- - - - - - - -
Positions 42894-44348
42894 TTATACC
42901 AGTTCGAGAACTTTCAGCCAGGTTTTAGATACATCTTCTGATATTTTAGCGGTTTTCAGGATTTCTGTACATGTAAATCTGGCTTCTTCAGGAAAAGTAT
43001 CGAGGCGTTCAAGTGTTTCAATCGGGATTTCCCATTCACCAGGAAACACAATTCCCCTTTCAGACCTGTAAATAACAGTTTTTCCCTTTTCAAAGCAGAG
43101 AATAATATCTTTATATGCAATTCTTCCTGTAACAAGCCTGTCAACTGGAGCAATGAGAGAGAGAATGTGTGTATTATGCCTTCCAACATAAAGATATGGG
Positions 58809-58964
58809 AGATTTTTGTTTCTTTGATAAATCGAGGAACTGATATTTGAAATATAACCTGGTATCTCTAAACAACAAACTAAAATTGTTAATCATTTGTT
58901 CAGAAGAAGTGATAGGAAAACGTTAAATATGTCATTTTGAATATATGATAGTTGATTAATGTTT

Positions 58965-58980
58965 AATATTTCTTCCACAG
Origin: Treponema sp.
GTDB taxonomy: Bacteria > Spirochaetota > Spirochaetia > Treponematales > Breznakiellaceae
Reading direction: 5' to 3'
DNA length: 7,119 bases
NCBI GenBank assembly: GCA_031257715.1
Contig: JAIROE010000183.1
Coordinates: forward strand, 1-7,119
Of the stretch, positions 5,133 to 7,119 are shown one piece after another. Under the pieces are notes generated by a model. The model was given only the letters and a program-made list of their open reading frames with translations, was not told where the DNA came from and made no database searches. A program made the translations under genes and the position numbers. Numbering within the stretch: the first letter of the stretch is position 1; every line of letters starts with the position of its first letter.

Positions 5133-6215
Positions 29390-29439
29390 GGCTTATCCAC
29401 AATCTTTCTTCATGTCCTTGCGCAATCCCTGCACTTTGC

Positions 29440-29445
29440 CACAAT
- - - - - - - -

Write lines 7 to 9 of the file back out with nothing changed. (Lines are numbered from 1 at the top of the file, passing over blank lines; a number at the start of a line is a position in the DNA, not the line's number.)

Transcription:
58809 AGATTTTTGTTTCTTTGATAAATCGAGGAACTGATATTTGAAATATAACCTGGTATCTCTAAACAACAAACTAAAATTGTTAATCATTTGTT
58901 CAGAAGAAGTGATAGGAAAACGTTAAATATGTCATTTTGAATATATGATAGTTGATTAATGTTT

Positions 58965-58980